Sunday, February 28, 2021

Fans versus diversity

There's a thing about the follows I've chosen on Twitter and the way the site's algorithm feeds me tweets: Time after time I see a huge social media backlash to something I don't ever see, or can even identify the source of. This week, it all swirled around something someone somewhere wrote about the casting of Royce Pierreson in the new Netflix show The Irregulars, coming this month, as well as the Baker Street Irregulars themselves.

Apparently that someone somewhere prefers their Watsons, their Irregulars, and probably all of Victorian Britain as white and predominantly male. And they defend that stance with "it's historical," not factoring in that the history books were written for the most part, by white guys, and we live in an age where a lot of folks are just figuring that out. It to HBO's The Watchmen for a large share of America to learn of the horrific Tulsa race massacre, an event that should have been in every history book, so it's not surprising that folks of varying non-white skin tones are starting to slip into our Sherlockian fictions as well.

We've got a lot of catching up to do.

And in Sherlockiana, what might be the oldest fandom outside of those that became religions, we've definitely got catching up to do. Because fandoms might be the worst at accepting change, simply because of the basic premise of fandom itself.

I enjoyed this thing. I enjoyed it so much I want to repeat the experience. And I want to enjoy it as much as I did that first time. And for many fans, fandom becomes ritual: In order to enjoy that thing as much as I did then, it must be exactly as it was then. It's a very primitive, superstitious instinct that we apply to a lot of things: Pizza. Sports. Coffee. You name it, there's someone out there that it insists the only way to do it is the way they enjoyed it most. My old friend Bob had that mindset about eating chili, of all things.

Fans can be the biggest picky eaters in the world, metaphorically wanting chicken strips and french fries at every restaurant they go to. Ironically, fans can also be inspired by that thing they love to be the chef in the kitchen and try to mix new flavors and create new recipes for cooking their chicken and potatoes, discovering ways to eat them that they end up loving better than breaded chicken white meat and deep-fried bars of potato.

But nobody can dig their heels in deeper than a fan, fighting for something they love specifically the way they love it. Sherlockiana has had those issues since its early days, when the Baker Street Irregulars supposedly threw Rex Stout into the snow outside for merely suggesting that John Watson was female. And that act being played as the grandest jest for decades to come -- and said club wouldn't allow female fans to attend their meetings until the 1990s, so the misogyny pretty much fit their rituals of the Game.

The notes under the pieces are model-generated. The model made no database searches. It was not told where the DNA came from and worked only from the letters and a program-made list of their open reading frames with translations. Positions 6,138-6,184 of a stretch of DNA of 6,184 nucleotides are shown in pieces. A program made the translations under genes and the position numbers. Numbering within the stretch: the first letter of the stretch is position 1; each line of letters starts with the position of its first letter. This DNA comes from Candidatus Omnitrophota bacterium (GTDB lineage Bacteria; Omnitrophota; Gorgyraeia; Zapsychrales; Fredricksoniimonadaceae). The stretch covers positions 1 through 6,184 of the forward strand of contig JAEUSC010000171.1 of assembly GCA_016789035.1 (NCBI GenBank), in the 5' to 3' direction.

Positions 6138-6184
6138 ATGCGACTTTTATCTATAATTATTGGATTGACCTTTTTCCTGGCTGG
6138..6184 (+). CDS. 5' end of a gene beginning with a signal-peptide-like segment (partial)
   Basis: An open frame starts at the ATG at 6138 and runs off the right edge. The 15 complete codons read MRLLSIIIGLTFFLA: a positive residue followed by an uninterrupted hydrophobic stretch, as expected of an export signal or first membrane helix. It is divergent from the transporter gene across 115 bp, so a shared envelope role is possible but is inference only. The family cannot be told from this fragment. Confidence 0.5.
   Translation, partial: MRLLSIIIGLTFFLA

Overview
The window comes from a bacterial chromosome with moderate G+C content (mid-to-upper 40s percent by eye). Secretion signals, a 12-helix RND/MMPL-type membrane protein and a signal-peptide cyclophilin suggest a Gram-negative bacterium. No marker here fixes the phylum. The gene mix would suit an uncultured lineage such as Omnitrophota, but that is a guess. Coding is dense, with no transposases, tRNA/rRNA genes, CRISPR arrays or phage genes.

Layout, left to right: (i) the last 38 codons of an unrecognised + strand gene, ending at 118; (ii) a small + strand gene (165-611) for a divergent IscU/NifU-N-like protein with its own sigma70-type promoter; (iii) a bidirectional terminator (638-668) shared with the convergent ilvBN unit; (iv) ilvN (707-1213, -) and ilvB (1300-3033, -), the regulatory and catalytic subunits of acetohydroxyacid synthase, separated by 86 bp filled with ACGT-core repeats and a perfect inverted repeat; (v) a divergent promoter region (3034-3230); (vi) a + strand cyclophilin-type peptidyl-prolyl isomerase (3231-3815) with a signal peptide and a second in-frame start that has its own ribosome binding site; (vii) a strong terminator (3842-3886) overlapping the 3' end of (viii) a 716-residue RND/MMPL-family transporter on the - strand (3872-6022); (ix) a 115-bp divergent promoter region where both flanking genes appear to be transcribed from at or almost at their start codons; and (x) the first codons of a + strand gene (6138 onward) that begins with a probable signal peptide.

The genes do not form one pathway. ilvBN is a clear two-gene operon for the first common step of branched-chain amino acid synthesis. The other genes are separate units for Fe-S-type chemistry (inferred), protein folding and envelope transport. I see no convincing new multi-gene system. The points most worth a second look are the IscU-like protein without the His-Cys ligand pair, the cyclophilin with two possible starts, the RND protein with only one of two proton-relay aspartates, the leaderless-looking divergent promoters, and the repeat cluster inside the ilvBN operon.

But the bigger trend we've always seen in Sherlockiana has also always been "Sherlock Holmes is like me." Golfers wrote essays about Sherlock as a golfer. Members of any given religion would try to show that he was of a similar mindset. And those takes were accepted. So why can't we just open it up and let Sherlock Holmes be like everyone? Sherlock Holmes can be the black detective hero for a black Sherlockian. Sherlock Holmes can be a trans detective hero for a trans Sherlockian. Sherlock Holmes can be a fashionista detective hero to a fashionista Sherlockian. And none of those things hurt anyone's love of Jeremy Brett in Jeremy Brett's TV show.

Sherlock Holmes is . . . and I hate to say this, due to my own Sherlockian leanings . . . a fictional character. Holmes was many things, even in Conan Doyle's original writings, and Sherlock will be many, many more by the time the rest of the writers in the world are done with the character. Every new incarnation not only gives us a new way to look at Holmes, but also the chance to bring others in and see something of what we love in this special human.

I really love the fact that I've seen more reposts and agreement with @_TheAntiChris 's original post on the topic than I've seen anyone disagreeing with it. Sherlockiana is moving in the right direction. Some of us have just got to get over a few of the classic foibles of fandom first.

We'll always have chicken strips. Let people have coq au vin.


  1. Wonderful essay, Brad. If I were ambitious, I would ask to franchise it and change the references, so I could send it to the fandoms of Star Wars, Star Trek, Doctor Who, practically every comic book character ever, etc.

  2. Sherlock is fictional. I’ll agree to that. We can also all agree that Watson was real.

  3. Yes. Sherlock is fictional. We can all agree that Watson was real.